Instead of keeping his escape methods to himself, as Frederick Douglass suggested, Henry began speaking to audiences about his experiences two months later. He also performed for them the psalm he had sung. The Narrative of Henry Box Brown written by Charles Stearns was published in 1849, and Brown and Stearns sold them at lectures.

The Fugitive Slave Act of 1850, requiring slaves to be returned to their owners even when in a free state, passed on September 18th, and Henry feared he’d be captured and taken back to Richmond. He fled to England with Smith.

Henry lived there for 25 years. During those years he performed for audiences as a mesmerist. When he returned to the United States with his wife and daughter, he also performed as a magician.

Henry “Box” Brown is remembered for the creative way he escaped to the North, inspired by the prayers of a man of faith.

Brown and others inspired me in my writing. One of the characters in Byway to Danger, Book 3 in my “Spies of the Civil War” series, has a station on the Underground Railroad in Richmond.

Sources

“Fugitive Slave Act,” American Battlefield Trust, 2022/06/20 https://www.battlefields.org/learn/primary-sources/fugitive-slave-act#.

“Henry Box Brown,” Encyclopedia Virginia, 2022/06/20 https://encyclopediavirginia.org/entries/brown-henry-box-1815-or-1816-1897/.

Newby-Alexander, PHD, Cassandra L. Virginia Waterways and the Underground Railroad, History Press, 2017.

Walls, Dr. Bryan. “Freedom Marker: Courage and Creativity,” PBS.org, 2022/06/22 https://www.pbs.org/black-culture/shows/list/underground-railroad/stories-freedom/henry-box-brown/.

Shadrach Minkins, Fugitive

by Sandra Merville Hart

Shadrach Minkins was about twenty-eight years old when he escaped slavery in the home of John DeBree in Norfolk, Virginia, in May of 1850. It’s likely that a schooner took him. He arrived in Boston that same month. Shadrach went by the name of Frederick while there.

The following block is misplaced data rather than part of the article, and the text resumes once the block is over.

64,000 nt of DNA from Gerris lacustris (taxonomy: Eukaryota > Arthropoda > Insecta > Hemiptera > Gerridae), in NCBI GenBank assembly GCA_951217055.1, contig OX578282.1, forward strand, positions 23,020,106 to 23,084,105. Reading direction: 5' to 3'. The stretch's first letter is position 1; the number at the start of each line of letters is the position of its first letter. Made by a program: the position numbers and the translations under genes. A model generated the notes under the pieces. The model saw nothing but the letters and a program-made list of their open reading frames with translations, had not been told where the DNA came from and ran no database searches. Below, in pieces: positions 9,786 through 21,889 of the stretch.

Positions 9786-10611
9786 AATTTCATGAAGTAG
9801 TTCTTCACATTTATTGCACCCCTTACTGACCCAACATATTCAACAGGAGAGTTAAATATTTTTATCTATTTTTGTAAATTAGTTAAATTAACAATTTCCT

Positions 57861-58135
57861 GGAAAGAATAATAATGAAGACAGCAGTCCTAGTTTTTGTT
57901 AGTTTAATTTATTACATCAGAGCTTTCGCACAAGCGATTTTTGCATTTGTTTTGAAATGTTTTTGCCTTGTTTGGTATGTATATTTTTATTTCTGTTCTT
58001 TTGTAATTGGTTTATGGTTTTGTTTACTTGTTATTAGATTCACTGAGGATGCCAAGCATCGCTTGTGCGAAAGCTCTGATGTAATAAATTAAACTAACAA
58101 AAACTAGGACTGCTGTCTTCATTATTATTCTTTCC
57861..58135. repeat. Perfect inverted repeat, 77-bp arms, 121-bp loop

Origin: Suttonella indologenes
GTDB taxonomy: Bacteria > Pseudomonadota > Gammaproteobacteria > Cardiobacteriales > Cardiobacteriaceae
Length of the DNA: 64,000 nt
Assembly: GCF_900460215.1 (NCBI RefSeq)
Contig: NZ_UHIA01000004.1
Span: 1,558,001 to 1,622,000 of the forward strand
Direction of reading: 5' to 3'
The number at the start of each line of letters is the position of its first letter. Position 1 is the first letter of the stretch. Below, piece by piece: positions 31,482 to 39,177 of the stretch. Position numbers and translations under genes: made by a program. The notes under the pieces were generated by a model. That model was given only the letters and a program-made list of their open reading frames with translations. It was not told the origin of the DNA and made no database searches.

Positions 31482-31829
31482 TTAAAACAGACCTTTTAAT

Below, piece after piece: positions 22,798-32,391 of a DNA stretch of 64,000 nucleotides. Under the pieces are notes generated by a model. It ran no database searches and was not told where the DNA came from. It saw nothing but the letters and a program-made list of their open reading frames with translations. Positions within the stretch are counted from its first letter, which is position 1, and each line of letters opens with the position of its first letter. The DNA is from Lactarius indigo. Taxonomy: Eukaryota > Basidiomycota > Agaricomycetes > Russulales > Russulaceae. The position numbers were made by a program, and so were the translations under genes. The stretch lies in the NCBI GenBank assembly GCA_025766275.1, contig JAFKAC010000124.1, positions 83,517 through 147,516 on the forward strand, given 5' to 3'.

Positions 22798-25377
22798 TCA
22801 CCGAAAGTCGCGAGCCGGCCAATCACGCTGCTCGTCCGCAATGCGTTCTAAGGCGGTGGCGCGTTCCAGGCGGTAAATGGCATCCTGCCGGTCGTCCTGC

Not long after his arrival, Minkins spotted William H. Parks, a white man who had worked with him in Norfolk. Instead of turning him in, Parks gave him a job. Then Minkins was hired by upscale restaurant, Cornhill Coffee House and Tavern, where he waited tables.

The Fugitive Slave Act of 1850, requiring slaves to be returned to their owners even when in a free state, passed on September 18th, and this eventually affects Minkins.

Many citizens were outraged by the law, including folks in Boston. In October, a community of African Americans established the League of Freedom to rescue fugitives. Another group, The Committee of Vigilance and Safety, was formed by mostly white citizens with the same goal.

John DeBree hired a slave catcher John Caphart to bring Minkins back to Norfolk. Caphart, a man known for his violent history, arrived in Boston on February 12, 1851. Minkins was arrested at the Cornhill Coffee House and Tavern three days later and taken to the courthouse.

Six lawyers offered to represent Minkins. One helped him write his name.

Between 100 – 150 people, many of them black, crowded the courtroom within thirty minutes. Hundreds more gathered outside. A charge of about twenty black men broke through the outer and inner doors and took Minton away.

His rescuers hid him in various locations, including the home of Reverend Joseph C. Lovejoy. Minton made it to Leominster and then traveled along the Underground Railroad. He arrived in La Praire, Quebec, Canada four days later.

Minton wrote a letter thanking his friends in Boston. He signed the letter as Frederick Minton.

His story has a happy ending. He met and married Mary, an Irish woman, and they had four children. Minton returned to his former name of Shadrach Minton. In Old Montreal, he owned barbershops, inns, and restaurants.

One of the characters in Byway to Danger, Book 3 in my “Spies of the Civil War” series, has a station on the Underground Railroad in Richmond.

Sources

“Fugitive Slave Act,” American Battlefield Trust, 2022/06/20 https://www.battlefields.org/learn/primary-sources/fugitive-slave-act#.

Newby-Alexander, PHD, Cassandra L. Virginia Waterways and the Underground Railroad, History Press, 2017.

“Rescued from the Fangs of the Slave Hunter: The Case of Shadrach Minkins,” National Park Service, 2022/06/20 https://www.nps.gov/articles/-rescued-from-the-fangs-of-the-slave-hunter-the-case-of-shadrach-minkins.htm.